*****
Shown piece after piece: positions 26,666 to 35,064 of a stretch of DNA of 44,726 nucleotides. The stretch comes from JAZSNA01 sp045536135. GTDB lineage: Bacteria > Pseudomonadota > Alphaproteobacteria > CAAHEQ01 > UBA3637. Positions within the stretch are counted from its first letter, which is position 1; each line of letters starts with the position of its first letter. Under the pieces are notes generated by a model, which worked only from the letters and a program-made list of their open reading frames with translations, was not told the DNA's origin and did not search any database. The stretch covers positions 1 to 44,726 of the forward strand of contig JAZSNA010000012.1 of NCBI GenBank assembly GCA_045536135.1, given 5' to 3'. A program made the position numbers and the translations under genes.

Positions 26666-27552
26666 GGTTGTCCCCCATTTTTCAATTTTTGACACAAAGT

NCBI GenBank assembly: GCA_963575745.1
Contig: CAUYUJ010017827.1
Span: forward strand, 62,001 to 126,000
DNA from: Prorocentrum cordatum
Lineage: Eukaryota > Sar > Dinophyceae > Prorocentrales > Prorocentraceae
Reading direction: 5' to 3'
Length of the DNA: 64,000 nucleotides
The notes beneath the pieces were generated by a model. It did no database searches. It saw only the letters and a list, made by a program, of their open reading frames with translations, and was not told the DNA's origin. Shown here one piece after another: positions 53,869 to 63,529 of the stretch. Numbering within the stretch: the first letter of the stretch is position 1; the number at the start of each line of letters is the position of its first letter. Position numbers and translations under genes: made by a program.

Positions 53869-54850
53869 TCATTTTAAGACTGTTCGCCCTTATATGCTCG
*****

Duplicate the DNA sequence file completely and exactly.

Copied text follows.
Shown piece after piece: positions 26,666 to 35,064 of a stretch of DNA of 44,726 nucleotides. The stretch comes from JAZSNA01 sp045536135. GTDB lineage: Bacteria > Pseudomonadota > Alphaproteobacteria > CAAHEQ01 > UBA3637. Positions within the stretch are counted from its first letter, which is position 1; each line of letters starts with the position of its first letter. Under the pieces are notes generated by a model, which worked only from the letters and a program-made list of their open reading frames with translations, was not told the DNA's origin and did not search any database. The stretch covers positions 1 to 44,726 of the forward strand of contig JAZSNA010000012.1 of NCBI GenBank assembly GCA_045536135.1, given 5' to 3'. A program made the position numbers and the translations under genes.

Positions 26666-27552
26666 GGTTGTCCCCCATTTTTCAATTTTTGACACAAAGT

NCBI GenBank assembly: GCA_963575745.1
Contig: CAUYUJ010017827.1
Span: forward strand, 62,001 to 126,000
DNA from: Prorocentrum cordatum
Lineage: Eukaryota > Sar > Dinophyceae > Prorocentrales > Prorocentraceae
Reading direction: 5' to 3'
Length of the DNA: 64,000 nucleotides
The notes beneath the pieces were generated by a model. It did no database searches. It saw only the letters and a list, made by a program, of their open reading frames with translations, and was not told the DNA's origin. Shown here one piece after another: positions 53,869 to 63,529 of the stretch. Numbering within the stretch: the first letter of the stretch is position 1; the number at the start of each line of letters is the position of its first letter. Position numbers and translations under genes: made by a program.

Positions 53869-54850
53869 TCATTTTAAGACTGTTCGCCCTTATATGCTCG